Cross-Cultural Dialogue and Search of Identity by Léonard Foujita

  • Abstract:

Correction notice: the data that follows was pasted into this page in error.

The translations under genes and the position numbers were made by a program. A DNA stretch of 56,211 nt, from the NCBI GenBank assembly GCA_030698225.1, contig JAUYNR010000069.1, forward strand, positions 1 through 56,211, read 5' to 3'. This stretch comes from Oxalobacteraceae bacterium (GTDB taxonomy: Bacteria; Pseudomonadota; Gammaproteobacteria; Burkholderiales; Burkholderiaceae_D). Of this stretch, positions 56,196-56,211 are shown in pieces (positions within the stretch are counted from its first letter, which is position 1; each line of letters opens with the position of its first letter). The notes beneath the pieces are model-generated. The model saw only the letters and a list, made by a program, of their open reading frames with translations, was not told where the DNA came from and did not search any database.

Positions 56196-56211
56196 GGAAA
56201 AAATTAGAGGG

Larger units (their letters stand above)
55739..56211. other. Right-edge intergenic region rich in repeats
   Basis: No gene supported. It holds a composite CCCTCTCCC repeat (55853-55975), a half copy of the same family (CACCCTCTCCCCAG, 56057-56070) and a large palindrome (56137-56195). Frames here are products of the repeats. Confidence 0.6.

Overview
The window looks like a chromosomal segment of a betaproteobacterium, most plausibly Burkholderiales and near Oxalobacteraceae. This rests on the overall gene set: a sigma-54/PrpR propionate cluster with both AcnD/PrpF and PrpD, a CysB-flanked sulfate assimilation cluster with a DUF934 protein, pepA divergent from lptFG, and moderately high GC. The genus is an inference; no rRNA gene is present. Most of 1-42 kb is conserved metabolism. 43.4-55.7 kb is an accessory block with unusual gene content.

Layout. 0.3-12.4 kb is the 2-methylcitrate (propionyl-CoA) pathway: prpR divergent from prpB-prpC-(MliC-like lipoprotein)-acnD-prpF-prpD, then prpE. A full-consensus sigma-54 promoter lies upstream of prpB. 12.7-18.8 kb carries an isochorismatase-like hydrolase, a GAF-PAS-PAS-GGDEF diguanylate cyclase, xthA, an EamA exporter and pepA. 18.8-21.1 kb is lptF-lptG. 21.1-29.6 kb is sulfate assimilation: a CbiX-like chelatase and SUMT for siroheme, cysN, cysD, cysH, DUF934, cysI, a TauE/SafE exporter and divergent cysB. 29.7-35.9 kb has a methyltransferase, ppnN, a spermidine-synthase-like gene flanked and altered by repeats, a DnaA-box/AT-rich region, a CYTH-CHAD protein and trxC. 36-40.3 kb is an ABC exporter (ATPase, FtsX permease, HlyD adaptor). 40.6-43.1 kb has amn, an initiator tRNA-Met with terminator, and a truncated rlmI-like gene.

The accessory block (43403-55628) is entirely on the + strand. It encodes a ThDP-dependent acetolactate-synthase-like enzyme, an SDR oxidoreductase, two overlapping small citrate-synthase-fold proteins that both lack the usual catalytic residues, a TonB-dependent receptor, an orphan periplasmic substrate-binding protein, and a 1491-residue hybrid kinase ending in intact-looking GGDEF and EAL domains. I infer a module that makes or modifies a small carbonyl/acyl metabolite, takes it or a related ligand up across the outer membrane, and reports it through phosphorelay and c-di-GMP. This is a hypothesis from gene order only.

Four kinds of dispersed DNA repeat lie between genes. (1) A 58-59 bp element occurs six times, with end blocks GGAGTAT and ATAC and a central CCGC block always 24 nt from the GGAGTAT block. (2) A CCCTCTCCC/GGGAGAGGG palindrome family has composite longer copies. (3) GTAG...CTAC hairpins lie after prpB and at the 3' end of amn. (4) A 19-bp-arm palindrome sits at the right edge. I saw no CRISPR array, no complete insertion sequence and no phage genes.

Recent studies of different multi-cultural networks highlight that the artists’ circulation generated a great impact on several avant-gardist movements. The ‘passage’ of artists to big European cities, such as Paris, Walter Benjamin’s ‘City of Lights’, is a good example of this phenomena. A huge number of artists from different horizons coming to settle in Paris, the world capital of art at that time, constituted ‘École de Paris’ during the three first decades of the 20th century. They were largely non-French artists, including Japanese artists who came from not ‘somewhere else’ of the West but Far-East. The Western modern world was highly challenging for Japanese artists who suffered from confrontation with the duality between cultural identity and universal artistic values, fundamentally imposed Eurocentric aesthetics. Japanese modern era – Meiji, Taisho and Showa periods – and who knew the struggle regarding a dilemma, the complex situation with perpetuation of Japanese traditional artistic values initiated by Fenollosa and Okakura contrasted with the principal governmental goal for rapid catching up to Western technology and knowledge. My paper attempts to examine Japanese painters’ awakening of Far-Eastern identity while searching for assimilation to European aesthetics with “Ideal” through their encounter of European art and spiritual dialogues with past masters works. They found their another-self in this mirror city Paris. The analysis will particularly be interested in Léonard Foujita (1886-1968) who changed his style with contact of European art and became an emblematical painter of the Ecole de Paris. What was the process of his awakening of cultural identity, through temptation of the West, while trying to pursue the universal in his art? The analysis of the awakening process of this Japanese artist after an intense dialogue with the human creative adventures, finally reveals complex artistic identity which affirmed hybrid style, fusion of the West and East, a synergy of two complementary entities, which produce a new vital spirit.